Stranded 2 – Red Eye Medusa

Red Eye Medusa (Polyorchis penicillatus)
Red Eye Medusa (Polyorchis penicillatus) washed up on the shore at Radar Hill Beach in Pacific Rim National Park.

There’s a reason it’s called the strand line. I love walking the beach at low tide when the ocean is delivering its twice daily deposit of flotsam and jetsam as it begins to rise. The line of seaweed, shells, driftwood and detritus often provides a window into what lies below the lowest reaches of the low tide.

I was exploring the beach at Radar Hill in Pacific Rim National Park Reserve earlier this week and noticed several small jellyfish at the edge of the ocean, mixed with what looked like eelgrass or surf grass. I’d already seen plenty of moon jellies on the longer sandy beaches in the national park this summer and knew that these were something different.

Red Eye Medusa (Polyorchis penicillatus)
Red Eye Medusa (Polyorchis penicillatus) has a distinctive ring of red eye "shades" at the base of its tentacles.

These denizens of the subtidal zone were Red Eye Medusa (Polyorchis penicillatus), commonly found in shallow bays with eelgrass beds. It’s a small jellyfish with a distinctive red spot at the base of each short tentacle. Apparently each red spot shades a simple eye that is able to detect light, enabling the Red Eye Medusa to position itself in the water column as it searches for plankton to feed on.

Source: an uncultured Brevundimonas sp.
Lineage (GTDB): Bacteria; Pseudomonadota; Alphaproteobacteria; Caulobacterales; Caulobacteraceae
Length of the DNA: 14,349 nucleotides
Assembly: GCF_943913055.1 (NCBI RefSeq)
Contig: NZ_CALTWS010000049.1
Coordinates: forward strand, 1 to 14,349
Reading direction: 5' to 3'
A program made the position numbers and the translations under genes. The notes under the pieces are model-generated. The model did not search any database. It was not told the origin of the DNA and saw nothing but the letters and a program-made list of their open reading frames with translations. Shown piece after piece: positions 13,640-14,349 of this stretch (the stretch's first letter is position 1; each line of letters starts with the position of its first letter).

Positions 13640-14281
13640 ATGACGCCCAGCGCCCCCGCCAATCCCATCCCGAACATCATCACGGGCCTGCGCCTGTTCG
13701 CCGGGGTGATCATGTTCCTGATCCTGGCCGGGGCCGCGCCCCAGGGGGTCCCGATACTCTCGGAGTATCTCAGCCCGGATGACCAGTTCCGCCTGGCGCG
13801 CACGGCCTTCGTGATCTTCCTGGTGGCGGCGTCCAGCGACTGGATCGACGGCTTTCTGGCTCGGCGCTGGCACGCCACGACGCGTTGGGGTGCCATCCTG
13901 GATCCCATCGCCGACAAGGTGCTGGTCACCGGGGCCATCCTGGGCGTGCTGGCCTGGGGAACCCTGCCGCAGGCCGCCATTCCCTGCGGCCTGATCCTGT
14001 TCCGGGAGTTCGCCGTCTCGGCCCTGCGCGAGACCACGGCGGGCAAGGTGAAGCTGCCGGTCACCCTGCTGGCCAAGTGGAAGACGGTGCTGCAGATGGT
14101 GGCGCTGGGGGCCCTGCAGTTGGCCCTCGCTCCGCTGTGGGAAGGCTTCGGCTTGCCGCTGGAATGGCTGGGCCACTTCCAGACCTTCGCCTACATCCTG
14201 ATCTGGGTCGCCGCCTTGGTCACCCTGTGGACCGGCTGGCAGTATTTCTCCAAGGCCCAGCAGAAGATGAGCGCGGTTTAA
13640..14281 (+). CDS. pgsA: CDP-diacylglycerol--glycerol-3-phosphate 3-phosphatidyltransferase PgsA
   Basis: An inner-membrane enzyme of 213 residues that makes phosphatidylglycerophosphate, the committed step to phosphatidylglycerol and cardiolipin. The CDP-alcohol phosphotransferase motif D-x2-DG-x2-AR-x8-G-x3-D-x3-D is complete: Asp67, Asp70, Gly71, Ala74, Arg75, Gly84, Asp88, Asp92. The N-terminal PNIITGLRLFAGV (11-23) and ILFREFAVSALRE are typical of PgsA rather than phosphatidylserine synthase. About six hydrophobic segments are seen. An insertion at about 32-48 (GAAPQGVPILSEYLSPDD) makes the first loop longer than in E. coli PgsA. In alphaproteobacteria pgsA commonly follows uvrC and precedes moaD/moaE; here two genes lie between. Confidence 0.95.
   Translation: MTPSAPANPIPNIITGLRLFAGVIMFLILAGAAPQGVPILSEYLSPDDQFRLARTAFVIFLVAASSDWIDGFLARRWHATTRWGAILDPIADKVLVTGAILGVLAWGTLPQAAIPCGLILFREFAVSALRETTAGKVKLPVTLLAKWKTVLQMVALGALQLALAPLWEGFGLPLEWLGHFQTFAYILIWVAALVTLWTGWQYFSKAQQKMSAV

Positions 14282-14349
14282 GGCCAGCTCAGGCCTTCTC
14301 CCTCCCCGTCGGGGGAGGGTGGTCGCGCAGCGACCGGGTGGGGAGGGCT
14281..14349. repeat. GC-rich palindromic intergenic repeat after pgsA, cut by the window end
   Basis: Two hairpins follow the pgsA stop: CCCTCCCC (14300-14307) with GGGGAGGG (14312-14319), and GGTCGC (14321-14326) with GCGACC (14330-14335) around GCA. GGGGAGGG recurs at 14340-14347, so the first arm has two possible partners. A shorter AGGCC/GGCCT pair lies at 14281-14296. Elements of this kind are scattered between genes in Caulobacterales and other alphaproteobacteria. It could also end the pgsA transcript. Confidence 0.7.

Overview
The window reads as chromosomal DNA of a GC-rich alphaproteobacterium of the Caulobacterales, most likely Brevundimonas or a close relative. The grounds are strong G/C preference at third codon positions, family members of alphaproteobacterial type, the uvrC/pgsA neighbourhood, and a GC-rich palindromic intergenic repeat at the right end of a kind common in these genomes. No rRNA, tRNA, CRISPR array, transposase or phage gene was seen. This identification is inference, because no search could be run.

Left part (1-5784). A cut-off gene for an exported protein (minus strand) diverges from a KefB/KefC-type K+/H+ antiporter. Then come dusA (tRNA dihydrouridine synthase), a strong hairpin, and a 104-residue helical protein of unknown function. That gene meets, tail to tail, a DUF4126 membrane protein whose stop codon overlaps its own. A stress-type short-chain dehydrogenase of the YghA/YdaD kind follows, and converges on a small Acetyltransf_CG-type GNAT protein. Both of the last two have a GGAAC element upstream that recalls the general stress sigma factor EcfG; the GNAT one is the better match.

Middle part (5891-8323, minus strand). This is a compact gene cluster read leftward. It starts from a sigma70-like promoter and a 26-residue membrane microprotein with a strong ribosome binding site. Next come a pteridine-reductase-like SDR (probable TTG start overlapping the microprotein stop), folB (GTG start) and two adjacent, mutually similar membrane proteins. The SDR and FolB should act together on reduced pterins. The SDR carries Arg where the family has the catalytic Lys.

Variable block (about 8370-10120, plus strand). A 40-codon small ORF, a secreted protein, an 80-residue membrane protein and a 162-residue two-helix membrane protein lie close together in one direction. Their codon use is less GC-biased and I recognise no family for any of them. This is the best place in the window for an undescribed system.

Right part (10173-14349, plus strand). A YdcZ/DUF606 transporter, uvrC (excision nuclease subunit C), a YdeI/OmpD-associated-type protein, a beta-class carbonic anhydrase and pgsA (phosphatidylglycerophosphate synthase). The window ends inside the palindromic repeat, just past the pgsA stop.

I wasn’t able to find much else about this little jelly in my intertidal guides (maybe because it’s subtidal) or online as well but was able to identify it using Lamb and Hanby’s Marine Life of the Pacific Northwest. With the onshore wind and heavy seas there wasn’t any hope of returning these beautiful jellies to the ocean. Once a jellyfish has spent some time on the beach they’re often too damaged to survive rescue.

If you’re interested in further reading about jellyfish I found an older Wavelength magazine article that provides a good overview of ten species that are commonly encountered in British Columbia called Beware the Blobs.

1 comment

  1. Pingback: Dave Ingram's Natural History Blog :: Stranded 3 – Scourge of the Surf-line

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